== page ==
Jim McGinty

Jim McGinty

Attorney General; Minister for Health; Electoral Affairs

    Sex offender assets to be returned to WA community

    25/05/2008 12:00 AM
     

    The properties of eight sexual offenders and alleged sexual offenders have been frozen, with the Office of the Director of Public Prosecutions considering the confiscation of a further four properties.

     

    Attorney General Jim McGinty said properties owned by sex offenders and used in the sexual abuse of minors would be seized under the Criminal Confiscation Act.

     

    “We expect the eight properties to yield nearly $5million for the people of Western Australia,” Mr McGinty said.

     

    “The community is understandably outraged by these heinous crimes and is demanding tough penalties for these offenders.

     

    “We are hitting sex offenders, drug traffickers and other criminals and their estates in the hip pocket where it hurts. This means we can put more money back into the community through services and programs which help combat the damage caused by illegal activities.

     

    “Historically, funds seized under the Criminal Confiscation Act have mainly come from drug traffickers.  These actions against sex offenders send a clear message that the powerful Act allows us to target the assets of all other criminals.

     

    “One of the most high profile cases is the freezing of a Roleystone property, valued at up to $1.7million, where veterinary surgeon Marcel Christiaan-Rauch gave drugs including Ketamine to boys before sexually abusing them.  One boy died after taking drugs at the property.

     

    “Christiaan-Rauch committed suicide last year, just days before he was due in court on 53 paedophilia charges involving nine teenage boys.

     

    “The horrendous nature of this man’s actions has affected many families and it is appropriate that we take all the action possible to seize the property for the WA community.”

     

    The Attorney General said another case involved a man who cultivated a relationship with a 13-year-old girl online.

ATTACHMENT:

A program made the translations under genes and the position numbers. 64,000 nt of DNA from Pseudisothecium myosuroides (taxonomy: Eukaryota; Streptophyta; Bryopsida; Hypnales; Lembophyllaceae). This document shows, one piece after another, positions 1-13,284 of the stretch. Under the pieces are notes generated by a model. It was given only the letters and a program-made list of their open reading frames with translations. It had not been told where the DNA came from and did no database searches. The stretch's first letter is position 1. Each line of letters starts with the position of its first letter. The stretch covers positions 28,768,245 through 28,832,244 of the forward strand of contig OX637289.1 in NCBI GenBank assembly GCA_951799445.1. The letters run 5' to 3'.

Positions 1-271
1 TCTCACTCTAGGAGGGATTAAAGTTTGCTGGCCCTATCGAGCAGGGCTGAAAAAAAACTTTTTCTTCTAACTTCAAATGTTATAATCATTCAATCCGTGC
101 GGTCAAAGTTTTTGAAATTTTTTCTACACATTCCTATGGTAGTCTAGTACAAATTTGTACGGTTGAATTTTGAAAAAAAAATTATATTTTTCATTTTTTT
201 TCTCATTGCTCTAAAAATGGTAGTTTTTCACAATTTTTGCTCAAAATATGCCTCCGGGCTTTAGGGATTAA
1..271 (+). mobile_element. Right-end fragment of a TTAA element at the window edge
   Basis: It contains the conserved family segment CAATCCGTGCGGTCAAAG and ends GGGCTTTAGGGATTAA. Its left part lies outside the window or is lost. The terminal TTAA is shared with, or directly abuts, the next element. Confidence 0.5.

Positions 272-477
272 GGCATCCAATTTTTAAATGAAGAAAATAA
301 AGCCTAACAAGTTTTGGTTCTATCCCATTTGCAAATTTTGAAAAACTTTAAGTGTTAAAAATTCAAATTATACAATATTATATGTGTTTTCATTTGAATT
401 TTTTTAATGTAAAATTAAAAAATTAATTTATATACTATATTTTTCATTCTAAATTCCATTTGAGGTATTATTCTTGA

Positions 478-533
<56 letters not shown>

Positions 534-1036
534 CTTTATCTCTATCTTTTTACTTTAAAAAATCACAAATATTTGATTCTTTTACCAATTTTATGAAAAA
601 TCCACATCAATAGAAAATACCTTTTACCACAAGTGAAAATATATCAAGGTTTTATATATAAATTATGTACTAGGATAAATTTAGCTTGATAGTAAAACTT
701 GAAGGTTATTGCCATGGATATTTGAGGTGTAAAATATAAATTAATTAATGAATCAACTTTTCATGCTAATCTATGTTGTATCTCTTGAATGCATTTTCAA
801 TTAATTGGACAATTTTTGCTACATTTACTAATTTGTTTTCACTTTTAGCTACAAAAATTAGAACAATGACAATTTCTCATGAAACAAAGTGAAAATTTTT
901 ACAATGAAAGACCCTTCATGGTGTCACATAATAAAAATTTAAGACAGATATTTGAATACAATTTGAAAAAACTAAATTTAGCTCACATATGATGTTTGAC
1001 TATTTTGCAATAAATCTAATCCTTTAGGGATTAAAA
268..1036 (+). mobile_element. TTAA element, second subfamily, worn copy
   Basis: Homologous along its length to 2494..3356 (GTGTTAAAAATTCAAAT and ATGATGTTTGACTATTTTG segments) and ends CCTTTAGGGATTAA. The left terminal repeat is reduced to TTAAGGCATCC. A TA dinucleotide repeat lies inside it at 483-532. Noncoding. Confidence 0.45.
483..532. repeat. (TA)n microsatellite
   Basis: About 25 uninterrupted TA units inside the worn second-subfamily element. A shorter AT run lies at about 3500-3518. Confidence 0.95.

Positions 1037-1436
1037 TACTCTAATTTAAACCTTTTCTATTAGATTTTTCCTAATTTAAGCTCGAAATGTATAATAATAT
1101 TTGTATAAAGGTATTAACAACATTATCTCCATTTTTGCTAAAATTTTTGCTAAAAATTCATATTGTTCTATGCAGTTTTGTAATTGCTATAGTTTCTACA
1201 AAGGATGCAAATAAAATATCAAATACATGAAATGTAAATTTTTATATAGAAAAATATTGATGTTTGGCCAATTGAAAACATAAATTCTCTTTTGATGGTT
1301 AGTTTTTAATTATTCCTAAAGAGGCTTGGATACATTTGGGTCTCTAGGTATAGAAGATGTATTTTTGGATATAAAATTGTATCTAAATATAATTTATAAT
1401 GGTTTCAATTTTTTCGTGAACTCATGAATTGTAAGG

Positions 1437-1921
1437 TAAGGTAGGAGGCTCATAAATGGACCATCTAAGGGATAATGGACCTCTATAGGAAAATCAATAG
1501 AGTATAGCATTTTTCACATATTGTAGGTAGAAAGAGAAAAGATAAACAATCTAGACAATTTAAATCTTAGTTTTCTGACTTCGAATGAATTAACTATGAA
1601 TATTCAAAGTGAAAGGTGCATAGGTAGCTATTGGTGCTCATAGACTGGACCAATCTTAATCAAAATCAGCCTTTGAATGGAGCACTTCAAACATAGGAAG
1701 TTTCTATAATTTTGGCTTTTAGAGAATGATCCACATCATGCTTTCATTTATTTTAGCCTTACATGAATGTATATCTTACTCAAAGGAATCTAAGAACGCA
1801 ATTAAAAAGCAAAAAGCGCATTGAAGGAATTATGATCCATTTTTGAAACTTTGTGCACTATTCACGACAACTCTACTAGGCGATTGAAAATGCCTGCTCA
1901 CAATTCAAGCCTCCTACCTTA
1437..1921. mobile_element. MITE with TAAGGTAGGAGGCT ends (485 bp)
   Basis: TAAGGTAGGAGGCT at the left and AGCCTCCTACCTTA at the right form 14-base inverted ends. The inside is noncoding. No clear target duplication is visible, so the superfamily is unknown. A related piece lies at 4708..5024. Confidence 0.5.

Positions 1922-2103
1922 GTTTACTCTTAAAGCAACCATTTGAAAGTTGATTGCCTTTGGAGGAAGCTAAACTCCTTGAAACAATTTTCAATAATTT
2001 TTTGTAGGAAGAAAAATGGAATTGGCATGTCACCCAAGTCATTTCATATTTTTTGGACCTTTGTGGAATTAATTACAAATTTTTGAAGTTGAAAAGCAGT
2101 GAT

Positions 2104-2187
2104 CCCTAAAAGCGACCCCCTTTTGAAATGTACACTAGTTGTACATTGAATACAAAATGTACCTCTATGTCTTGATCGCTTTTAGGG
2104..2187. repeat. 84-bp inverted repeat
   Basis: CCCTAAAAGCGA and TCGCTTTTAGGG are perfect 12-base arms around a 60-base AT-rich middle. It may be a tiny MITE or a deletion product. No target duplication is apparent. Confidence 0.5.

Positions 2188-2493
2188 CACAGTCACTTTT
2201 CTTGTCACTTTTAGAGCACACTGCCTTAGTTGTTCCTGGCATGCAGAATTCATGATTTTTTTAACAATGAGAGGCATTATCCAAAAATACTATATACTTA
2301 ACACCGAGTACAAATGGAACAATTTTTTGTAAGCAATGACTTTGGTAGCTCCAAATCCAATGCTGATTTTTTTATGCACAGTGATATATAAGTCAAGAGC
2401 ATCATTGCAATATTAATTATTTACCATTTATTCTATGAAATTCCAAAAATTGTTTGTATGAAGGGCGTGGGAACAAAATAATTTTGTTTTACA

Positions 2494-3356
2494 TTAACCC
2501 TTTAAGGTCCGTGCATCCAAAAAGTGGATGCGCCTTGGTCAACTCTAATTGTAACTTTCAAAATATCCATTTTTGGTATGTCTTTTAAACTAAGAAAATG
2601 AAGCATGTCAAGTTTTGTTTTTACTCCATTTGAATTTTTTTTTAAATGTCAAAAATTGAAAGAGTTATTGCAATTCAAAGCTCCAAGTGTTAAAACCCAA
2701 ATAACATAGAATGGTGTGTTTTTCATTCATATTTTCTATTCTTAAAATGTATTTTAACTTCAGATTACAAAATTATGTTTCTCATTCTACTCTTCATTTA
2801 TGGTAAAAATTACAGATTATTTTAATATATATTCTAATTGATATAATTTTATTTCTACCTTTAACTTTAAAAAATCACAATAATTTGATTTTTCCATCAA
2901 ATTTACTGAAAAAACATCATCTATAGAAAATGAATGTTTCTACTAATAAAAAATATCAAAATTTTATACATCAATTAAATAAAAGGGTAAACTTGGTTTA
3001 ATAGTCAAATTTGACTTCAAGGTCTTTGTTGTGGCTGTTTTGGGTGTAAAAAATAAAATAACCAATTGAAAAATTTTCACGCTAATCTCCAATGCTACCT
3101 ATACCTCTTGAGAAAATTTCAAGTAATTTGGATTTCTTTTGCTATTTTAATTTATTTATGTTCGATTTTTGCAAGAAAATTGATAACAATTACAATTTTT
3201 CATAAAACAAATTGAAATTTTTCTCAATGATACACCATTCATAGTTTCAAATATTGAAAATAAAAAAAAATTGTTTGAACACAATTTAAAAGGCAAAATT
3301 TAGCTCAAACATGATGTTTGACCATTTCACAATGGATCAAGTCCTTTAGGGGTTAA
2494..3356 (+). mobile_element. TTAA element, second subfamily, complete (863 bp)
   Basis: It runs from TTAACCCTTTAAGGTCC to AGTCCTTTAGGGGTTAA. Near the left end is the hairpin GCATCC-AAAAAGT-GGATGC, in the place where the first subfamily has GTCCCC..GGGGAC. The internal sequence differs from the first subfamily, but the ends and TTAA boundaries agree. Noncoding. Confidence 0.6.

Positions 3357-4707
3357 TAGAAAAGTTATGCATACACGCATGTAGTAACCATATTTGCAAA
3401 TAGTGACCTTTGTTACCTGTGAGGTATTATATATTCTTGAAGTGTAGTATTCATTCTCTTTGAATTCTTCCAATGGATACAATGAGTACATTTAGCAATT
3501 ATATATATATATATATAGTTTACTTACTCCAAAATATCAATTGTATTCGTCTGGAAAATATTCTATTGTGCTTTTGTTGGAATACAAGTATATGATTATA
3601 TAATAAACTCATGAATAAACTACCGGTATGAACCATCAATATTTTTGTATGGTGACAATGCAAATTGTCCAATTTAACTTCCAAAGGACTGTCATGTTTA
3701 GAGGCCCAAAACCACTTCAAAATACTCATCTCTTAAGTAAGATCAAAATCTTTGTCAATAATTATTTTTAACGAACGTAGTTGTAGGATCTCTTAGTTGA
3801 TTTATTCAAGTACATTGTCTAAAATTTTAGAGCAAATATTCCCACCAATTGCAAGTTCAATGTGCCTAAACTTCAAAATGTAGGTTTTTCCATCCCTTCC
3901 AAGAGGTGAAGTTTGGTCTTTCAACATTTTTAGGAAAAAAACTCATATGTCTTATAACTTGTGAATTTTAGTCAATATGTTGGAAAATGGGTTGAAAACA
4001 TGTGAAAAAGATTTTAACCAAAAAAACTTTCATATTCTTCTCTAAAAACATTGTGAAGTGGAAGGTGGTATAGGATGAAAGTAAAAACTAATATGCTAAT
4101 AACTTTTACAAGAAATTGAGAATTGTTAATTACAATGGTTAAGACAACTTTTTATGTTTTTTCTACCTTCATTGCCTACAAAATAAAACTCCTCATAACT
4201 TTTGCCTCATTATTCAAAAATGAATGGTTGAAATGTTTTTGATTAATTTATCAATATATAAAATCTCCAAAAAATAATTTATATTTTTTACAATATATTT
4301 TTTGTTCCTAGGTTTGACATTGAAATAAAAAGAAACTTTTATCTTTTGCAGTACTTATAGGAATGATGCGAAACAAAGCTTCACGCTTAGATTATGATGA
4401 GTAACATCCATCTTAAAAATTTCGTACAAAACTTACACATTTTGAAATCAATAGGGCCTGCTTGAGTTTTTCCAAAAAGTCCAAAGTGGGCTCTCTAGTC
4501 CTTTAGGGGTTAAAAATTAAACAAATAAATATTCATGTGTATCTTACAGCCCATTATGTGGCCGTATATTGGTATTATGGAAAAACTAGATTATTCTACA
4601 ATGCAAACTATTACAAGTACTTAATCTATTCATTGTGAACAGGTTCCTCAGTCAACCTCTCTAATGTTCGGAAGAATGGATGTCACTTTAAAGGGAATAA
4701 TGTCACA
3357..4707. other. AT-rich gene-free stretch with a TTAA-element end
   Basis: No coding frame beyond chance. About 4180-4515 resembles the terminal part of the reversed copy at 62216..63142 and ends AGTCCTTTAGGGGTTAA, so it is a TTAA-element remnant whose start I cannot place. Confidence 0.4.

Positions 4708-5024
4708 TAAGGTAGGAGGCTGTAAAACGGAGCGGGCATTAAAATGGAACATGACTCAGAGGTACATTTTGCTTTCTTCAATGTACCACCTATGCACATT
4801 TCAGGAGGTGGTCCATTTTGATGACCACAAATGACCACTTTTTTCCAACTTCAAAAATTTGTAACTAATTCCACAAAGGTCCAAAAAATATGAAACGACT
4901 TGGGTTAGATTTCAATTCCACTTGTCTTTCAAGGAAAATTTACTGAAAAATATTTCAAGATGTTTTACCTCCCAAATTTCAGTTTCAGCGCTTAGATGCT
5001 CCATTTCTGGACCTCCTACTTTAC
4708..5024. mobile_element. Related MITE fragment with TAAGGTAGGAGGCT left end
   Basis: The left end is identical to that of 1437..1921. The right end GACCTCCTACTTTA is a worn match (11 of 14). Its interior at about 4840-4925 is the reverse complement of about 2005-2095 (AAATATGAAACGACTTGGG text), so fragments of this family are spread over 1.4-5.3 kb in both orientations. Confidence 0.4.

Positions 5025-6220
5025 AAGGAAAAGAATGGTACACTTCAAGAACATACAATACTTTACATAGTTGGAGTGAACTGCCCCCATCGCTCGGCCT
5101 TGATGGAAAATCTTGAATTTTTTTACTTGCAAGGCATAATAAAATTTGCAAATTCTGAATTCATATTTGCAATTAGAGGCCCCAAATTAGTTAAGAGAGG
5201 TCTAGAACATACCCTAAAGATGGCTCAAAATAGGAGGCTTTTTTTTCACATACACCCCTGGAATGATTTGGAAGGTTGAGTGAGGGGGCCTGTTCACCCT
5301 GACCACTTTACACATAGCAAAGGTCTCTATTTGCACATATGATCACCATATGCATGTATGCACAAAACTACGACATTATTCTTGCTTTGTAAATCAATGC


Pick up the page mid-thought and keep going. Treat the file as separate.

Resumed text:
He said the offender met the girl in his car, had sex with her in the house, showed her pornography at the house and indecently recorded her there. The man’s house has been frozen.

     

    Another was a teacher who had sexual relationships with some of his students over a period of about two years.  He initiated the relationships and had sexual intercourse with students at the school, the girls’ houses and at his house. The man’s house has been frozen.

     

    “One man and his girlfriend were charged with having contact with children on the internet and trying to procure sexual activity with them,” Mr McGinty said.

     

    “Police also found 669 images and 58 video clips of child pornography. The couple’s house has been frozen.

     

    “Another single case involved 93 offences including sexual penetration and indecent assault against a number of drunken young men who were picked up in Northbridge and taken to the offender’s Tuart Hill house. The man’s house has been frozen.”

     

    The Attorney General said the State Government would not tolerate the sexual abuse of young people or others and these confiscation proceedings put offenders or would-be offenders on notice that they could lose everything.

     

    He said so far this financial year, the Confiscations Team had been successful in having nearly $7million paid into the Confiscations Proceeds Account.

     

    This was expected to rise to a record of more than $10million by the end of the financial year.

     

    Mr McGinty said most of the money came from drug dealers, with the majority of it raised from seizure of real estate, vehicles and cash.

     

    Assets and properties were frozen when it was suspected that they had been used to commit crimes, they were gained through illegal activity, or if a person had unexplained wealth.

     

    If assets and property were confiscated, mortgages had to be paid out and only the convicted person’s share of the property was confiscated, provided that any other interested parties were innocent.

     

    The Attorney General said the Criminal Property Confiscation Grants Program was set up in 2003 to direct money and other assets obtained illegally by criminals back into the community in the form of grants.

     

    “We also aim to help victims of crime by making sure that the ill-gotten gains of criminals are directly used to assist those whose lives are impacted by crime,” he said.

     

    “More than $7.5million has been given out since the program began in 2003.”

     

    Attorney General's office - 9422 3000